Adama Barrow Wins Gambia Presidential Election

Gambian President Adama Barrow secured a second term as leader of the West African nation in the biggest test of its democracy since dictator Yahya Jammeh’s 22-year rule ended.

Barrow, 56, garnered 53.2% — or 457,519 of the votes, while his nearest rival – Ousainou Darboe obtained 27.7%, Alieu Momarr Njai, chairman of the Independent Electoral Commission said late on Sunday, declaring Barrow as the winner.

It’s the first election in 27 years not to include Jammeh, who remains in exile since being defeated by Barrow in a 2016 vote.

Jammeh’s despotic 22-year rule over the small West African nation of 2.5 million people, which began with a 1994 coup, was characterised by killings and torture of political opponents.

Saturday’s peaceful election was seen by many as a victory for democracy that helped draw a line under that troublesome period.

Once cowed by Jammeh’s omnipresent secret police, crowds of people hit the streets of Banjul on Sunday night to celebrate, or drove around in their cars, honking horns. Hundreds gathered in a park opposite the presidential palace to listen to Barrow speak.

“Democracy has taken its course,” Barrow told the cheering crowd after the results were announced. “I have been the lucky person to be chosen by you. I’ll use all the resources to make Gambia a better place for all.”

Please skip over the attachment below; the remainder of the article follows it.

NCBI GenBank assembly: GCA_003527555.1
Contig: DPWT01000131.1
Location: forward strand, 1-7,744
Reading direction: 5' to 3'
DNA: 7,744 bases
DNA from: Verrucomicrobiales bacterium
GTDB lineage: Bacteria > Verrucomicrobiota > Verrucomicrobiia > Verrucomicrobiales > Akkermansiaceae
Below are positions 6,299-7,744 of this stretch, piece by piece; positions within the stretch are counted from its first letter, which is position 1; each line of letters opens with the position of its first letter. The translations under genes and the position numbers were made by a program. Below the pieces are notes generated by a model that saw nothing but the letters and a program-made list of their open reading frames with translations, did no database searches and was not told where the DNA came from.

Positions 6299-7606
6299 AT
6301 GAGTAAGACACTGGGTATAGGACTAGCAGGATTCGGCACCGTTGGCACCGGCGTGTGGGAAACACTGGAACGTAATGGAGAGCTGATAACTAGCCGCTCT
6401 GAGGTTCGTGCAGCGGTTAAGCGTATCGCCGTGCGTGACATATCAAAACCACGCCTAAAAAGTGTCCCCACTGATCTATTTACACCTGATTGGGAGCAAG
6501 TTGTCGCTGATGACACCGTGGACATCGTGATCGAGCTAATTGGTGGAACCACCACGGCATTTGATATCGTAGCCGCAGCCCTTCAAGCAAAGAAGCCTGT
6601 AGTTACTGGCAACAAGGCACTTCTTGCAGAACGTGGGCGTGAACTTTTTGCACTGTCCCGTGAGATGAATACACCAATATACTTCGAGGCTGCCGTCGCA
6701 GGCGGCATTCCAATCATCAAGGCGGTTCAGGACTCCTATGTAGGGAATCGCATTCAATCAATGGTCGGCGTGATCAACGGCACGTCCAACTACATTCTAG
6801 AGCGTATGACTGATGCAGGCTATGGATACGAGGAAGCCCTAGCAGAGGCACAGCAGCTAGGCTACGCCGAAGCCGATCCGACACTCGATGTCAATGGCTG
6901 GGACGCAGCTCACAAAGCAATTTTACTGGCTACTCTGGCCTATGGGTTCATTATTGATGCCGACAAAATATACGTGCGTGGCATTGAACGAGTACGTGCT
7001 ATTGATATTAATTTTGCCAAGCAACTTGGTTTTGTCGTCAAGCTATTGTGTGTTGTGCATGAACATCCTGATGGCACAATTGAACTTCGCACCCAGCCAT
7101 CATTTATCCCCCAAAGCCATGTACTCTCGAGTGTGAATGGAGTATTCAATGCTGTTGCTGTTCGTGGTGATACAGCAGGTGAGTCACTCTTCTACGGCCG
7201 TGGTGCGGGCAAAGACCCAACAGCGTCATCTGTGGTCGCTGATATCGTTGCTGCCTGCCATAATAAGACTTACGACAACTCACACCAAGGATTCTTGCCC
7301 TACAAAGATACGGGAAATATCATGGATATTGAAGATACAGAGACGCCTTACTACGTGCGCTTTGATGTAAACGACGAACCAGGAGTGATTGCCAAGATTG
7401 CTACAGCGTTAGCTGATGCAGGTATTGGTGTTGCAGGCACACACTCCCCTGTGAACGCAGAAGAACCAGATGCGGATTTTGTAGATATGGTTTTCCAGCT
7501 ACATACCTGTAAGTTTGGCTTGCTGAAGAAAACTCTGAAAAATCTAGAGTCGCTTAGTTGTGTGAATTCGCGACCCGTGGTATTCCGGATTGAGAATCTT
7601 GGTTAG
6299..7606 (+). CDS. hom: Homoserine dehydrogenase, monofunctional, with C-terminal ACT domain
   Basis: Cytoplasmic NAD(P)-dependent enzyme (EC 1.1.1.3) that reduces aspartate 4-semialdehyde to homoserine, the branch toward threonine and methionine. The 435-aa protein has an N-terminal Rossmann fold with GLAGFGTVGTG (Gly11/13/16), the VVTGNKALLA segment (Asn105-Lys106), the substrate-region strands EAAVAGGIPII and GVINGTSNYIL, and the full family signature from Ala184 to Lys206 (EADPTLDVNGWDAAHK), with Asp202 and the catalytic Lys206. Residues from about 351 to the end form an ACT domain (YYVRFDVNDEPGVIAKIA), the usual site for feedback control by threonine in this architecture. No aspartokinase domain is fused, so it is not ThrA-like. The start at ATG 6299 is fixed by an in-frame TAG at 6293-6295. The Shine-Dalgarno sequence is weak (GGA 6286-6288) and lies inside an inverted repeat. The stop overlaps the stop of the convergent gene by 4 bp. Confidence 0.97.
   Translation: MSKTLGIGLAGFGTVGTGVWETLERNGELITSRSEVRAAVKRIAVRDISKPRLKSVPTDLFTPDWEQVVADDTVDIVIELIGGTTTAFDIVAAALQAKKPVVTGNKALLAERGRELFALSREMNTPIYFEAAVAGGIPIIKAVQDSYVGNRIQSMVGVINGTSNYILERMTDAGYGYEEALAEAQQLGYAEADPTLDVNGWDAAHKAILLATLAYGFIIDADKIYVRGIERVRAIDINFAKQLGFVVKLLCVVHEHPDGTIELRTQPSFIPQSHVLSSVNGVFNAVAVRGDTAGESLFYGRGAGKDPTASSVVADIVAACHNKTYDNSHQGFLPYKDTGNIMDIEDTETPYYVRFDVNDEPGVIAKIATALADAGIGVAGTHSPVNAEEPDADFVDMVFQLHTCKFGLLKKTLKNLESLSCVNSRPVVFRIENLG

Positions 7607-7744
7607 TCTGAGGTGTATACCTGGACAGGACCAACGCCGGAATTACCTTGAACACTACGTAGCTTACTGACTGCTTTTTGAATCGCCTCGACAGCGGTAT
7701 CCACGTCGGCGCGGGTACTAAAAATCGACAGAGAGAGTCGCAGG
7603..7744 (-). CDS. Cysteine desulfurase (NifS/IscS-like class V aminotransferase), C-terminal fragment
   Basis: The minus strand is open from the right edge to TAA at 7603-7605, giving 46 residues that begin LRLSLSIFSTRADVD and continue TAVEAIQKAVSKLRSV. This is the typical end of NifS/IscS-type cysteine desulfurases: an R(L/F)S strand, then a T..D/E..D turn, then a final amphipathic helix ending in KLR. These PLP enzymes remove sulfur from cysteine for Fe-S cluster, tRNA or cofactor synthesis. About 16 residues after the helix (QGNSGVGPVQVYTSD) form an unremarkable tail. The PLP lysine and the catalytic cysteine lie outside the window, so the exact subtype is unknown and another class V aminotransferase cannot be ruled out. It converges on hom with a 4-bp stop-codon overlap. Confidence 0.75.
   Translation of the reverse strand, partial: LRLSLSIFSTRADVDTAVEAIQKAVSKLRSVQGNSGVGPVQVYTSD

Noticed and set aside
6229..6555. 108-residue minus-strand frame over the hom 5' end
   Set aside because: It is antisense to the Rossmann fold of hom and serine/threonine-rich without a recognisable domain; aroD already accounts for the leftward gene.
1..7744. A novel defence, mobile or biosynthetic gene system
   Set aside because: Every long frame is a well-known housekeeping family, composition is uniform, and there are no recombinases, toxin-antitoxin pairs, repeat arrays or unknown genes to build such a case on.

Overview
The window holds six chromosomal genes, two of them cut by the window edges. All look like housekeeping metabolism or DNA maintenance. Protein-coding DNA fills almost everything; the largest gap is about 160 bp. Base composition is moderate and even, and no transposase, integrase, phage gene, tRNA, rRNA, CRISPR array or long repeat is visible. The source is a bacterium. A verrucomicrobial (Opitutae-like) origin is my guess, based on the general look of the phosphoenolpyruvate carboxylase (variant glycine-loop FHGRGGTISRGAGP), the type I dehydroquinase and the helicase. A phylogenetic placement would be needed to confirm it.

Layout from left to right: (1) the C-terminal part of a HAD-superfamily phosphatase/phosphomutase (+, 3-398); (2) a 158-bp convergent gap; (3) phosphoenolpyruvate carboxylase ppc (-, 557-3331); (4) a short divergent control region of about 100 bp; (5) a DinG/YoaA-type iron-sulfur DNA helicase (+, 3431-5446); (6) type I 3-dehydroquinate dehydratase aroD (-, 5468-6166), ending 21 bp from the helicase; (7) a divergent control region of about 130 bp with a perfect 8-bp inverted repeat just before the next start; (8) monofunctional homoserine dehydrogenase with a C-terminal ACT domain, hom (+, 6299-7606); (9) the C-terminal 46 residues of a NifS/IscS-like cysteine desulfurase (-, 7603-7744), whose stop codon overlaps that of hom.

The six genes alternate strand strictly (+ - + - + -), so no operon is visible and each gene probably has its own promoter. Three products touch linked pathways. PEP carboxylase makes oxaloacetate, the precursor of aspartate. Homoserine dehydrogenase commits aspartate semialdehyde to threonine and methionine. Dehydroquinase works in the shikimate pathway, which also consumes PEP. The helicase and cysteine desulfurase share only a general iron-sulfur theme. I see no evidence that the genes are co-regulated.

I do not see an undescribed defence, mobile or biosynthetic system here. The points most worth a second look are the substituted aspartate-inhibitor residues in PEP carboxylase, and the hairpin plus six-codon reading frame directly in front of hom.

Barrow’s first term provided a welcome change for many to Jammeh’s brutal tenure. But progress was hobbled by the coronavirus pandemic, which damaged an economy that relies heavily on tourism, as well as exports of peanuts and fish.

As results came in on Sunday, representatives from all opposition parties signed off on nearly all the tally sheets read to the election commission.

But later in the day, Darboe and two other candidates, Mama Kandeh and Essa Mbye Faal, said they would not accept the results because the results took longer than expected and because of problems at polling stations.

They did not provide specifics or evidence of wrongdoing.

“I call on all Gambians irrespective of our political divide, to put aside our political and other differences to come together and work for the development of our country,” said Barrow in his victory speech in Banjul shortly after the announcement was made.

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